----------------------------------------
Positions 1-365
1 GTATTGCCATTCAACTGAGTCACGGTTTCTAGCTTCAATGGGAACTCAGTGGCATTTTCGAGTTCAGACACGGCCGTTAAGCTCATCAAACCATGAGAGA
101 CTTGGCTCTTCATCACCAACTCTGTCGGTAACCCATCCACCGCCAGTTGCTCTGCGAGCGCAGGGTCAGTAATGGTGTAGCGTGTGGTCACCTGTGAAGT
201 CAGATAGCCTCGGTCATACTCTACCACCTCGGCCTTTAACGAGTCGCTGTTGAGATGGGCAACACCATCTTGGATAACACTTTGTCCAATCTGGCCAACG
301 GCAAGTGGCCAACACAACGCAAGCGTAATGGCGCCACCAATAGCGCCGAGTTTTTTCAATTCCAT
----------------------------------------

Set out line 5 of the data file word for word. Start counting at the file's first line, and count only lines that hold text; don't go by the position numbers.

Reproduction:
301 GCAAGTGGCCAACACAACGCAAGCGTAATGGCGCCACCAATAGCGCCGAGTTTTTTCAATTCCAT